Asian American Mental Health: Treating a Diverse Population at a Crossroads.

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Date: Aug. 2021
From: Psychiatric Times(Vol. 38, Issue 8)
Publisher: Intellisphere, LLC
Document Type: Article
Length: 2,507 words
Lexile Measure: 1470L

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REPREHENSIBLE REGRESSED SENTIMENTS

First Yellow Peril

Now model minority

Back to viral slum

--FRANK CLARK, MD

The shocking Atlanta mass shooting in March 2021 that resulted in the deaths of 6 Asian American women brought the nation's attention to the rise in anti-Asian violence since the advent of the COVID-19 pandemic. The increase in hate speech, property damage, and brutal attacks, coupled with the negative mental health impact of quarantine isolation, has led to an increase in feelings of anxiety and distress among Asian Americans. (1-3) With this confluence of stressors, we anticipate more Asian Americans will present for psychiatric care. Given the shortage of psychiatrists with expertise in working with Asian American patients, (4) it seems timely for us to share some insights on both acute and longer-term issues facing Asian Americans.

Before we begin, a caveat: Asian Americans are an incredibly diverse group, representing more than 20 countries of origin and hundreds of languages and cultures. The needs of immigrants differ from those of American-born Asians. There are wide differences in socioeconomic status, insurance status, educational background, age, and degree of acculturation. Although 3 case presentations are inadequate to capture the diversity of this population, the cases are used to illustrate some of the issues with enhanced nuance and depth.

CASE 1

"Ms Cho" is a 37-year-old married professional Korean American woman with a history of major depressive disorder (MDD) and generalized anxiety disorder (GAD). Although she has been on a long-term stable dose of sertraline, her mood and anxiety have gradually worsened in recent months, and she reports feeling inexplicably "overwhelmed." She finds herself struggling to keep up with work demands. Her psychiatrist, "Dr Williams," who is not Asian, asks if this feeling has anything to do with the recent rise of anti-Asian violence. Ms Cho thinks for a moment, then nods. She discloses that she is constantly worried about the physical safety of her parents and her 2 school-aged children. She is also having intense memories of being bullied when she was in grade school. She finds herself thinking about these incidents, now with an adult's perspective, and realizing the long-term impact these incidents have had on her life.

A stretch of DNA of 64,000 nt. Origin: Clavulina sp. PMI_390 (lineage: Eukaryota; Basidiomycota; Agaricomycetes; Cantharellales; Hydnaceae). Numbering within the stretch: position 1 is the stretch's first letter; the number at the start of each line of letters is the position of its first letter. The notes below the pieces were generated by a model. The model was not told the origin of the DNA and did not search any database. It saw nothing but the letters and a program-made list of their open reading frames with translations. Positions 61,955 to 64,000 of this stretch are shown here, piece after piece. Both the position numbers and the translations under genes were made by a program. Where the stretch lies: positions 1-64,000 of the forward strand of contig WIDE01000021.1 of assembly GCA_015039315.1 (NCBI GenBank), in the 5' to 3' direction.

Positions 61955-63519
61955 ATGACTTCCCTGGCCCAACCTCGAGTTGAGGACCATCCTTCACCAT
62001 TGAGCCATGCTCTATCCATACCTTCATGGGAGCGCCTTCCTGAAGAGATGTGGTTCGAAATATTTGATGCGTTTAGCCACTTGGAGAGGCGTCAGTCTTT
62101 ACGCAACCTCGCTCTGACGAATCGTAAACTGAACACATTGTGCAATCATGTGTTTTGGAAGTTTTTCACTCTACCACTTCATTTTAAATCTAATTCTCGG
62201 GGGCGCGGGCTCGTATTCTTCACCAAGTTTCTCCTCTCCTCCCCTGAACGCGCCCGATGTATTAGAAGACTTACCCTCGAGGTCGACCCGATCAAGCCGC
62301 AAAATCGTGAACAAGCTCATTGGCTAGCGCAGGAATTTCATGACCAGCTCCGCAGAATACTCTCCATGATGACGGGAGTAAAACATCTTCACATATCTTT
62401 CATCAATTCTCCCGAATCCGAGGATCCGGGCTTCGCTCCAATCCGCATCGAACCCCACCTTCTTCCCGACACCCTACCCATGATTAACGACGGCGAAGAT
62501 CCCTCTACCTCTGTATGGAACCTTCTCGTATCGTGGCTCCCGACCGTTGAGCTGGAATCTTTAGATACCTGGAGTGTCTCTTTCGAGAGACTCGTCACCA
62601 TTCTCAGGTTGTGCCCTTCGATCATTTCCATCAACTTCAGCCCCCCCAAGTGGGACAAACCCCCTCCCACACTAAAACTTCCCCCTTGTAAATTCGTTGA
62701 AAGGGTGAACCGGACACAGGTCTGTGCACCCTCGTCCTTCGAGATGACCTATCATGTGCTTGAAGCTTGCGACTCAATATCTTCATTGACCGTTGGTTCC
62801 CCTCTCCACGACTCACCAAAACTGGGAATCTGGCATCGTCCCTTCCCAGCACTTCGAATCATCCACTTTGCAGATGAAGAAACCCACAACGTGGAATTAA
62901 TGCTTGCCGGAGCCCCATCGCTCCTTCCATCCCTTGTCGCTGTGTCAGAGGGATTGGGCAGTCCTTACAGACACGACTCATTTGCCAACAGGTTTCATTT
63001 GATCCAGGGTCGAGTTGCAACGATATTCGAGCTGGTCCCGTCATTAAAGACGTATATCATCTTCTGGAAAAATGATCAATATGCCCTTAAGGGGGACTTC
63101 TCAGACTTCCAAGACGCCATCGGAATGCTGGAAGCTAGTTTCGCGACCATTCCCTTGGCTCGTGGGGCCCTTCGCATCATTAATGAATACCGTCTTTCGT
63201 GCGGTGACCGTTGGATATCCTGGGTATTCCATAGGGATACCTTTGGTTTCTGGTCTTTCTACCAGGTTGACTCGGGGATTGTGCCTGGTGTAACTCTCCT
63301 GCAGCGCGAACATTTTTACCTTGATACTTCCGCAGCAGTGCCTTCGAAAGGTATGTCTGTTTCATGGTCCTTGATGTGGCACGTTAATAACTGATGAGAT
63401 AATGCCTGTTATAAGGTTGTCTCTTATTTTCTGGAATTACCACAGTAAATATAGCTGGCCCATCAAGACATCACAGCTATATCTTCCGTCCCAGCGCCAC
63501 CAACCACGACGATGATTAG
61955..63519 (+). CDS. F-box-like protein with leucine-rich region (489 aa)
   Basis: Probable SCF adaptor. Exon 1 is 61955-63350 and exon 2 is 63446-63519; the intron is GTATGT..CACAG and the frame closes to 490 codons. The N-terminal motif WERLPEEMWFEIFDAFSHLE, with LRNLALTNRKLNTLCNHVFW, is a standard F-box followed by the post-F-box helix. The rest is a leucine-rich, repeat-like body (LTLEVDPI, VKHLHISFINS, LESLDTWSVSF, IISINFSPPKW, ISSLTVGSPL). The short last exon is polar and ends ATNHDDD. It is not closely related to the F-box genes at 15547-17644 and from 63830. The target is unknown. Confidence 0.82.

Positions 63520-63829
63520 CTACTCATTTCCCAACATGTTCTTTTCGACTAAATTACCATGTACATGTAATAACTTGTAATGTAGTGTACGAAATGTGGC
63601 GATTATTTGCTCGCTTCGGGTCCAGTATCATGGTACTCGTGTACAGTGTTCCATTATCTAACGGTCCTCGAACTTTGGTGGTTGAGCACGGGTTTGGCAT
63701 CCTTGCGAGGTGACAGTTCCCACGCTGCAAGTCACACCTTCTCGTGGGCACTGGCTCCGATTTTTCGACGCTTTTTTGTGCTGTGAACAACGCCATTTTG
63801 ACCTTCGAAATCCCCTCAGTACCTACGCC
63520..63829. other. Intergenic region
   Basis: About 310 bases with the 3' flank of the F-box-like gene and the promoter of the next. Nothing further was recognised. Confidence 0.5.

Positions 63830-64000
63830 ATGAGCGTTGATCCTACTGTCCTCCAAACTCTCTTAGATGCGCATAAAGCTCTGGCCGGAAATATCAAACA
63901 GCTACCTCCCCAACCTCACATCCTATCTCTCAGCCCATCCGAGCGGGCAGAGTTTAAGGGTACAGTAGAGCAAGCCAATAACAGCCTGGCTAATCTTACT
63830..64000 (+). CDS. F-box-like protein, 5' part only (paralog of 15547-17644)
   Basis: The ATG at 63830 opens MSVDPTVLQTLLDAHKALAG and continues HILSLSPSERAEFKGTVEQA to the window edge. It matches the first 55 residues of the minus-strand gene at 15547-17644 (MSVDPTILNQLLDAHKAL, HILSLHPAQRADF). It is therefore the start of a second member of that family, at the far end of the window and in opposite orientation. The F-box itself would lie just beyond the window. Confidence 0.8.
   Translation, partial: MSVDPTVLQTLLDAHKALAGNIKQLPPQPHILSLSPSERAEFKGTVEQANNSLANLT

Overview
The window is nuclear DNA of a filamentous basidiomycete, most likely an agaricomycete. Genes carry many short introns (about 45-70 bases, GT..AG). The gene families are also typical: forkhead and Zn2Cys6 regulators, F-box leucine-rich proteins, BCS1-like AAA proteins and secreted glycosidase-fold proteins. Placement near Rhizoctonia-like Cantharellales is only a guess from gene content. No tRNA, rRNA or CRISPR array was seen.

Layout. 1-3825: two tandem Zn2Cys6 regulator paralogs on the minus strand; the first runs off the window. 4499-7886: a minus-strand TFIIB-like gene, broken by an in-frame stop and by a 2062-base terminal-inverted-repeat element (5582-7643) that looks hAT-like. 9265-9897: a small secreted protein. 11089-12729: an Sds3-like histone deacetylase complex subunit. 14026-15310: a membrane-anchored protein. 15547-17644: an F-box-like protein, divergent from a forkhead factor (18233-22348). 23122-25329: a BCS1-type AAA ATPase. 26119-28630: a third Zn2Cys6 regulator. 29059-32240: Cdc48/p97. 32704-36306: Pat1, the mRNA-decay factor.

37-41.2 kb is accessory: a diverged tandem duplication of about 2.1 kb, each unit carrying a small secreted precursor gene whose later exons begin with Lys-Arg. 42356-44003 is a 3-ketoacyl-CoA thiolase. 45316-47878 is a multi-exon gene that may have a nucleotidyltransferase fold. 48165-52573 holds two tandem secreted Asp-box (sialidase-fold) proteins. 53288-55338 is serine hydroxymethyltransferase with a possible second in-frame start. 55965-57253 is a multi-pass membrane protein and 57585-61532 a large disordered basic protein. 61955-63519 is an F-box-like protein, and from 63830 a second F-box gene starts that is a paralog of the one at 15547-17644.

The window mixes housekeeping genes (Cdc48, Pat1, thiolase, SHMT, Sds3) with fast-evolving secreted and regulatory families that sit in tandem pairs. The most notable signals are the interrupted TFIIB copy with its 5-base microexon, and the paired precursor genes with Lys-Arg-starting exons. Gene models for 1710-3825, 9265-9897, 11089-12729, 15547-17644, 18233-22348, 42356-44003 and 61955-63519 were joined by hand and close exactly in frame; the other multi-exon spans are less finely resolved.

Anti-Asian racism in the United States began with the arrival of the first Asian immigrants in the 1850s. Frequently seen by Whites as "uncivilized, unclean, filthy beyond all conception," (5) Asians were labeled the "Yellow Peril" and "perpetual foreigners." Over the subsequent 75 years, legislation such as the Exclusion Act (1882), Immigration Act (1917), and Johnson-Reed Act (1924) was passed to severely restrict immigration from Asian countries and to make those who did immigrate ineligible for citizenship.

In 1965, the United States relaxed immigration restrictions from Asia, and a second wave of more affluent, highly skilled Asians immigrated to this country. Perception of Asian Americans shifted from revulsion to admiration, as Asian immigrants attained educational and professional success. Asian Americans came to be known as a model minority, with success attributed to aspects of Asian culture, as...

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Gale Document Number: GALE|A676443358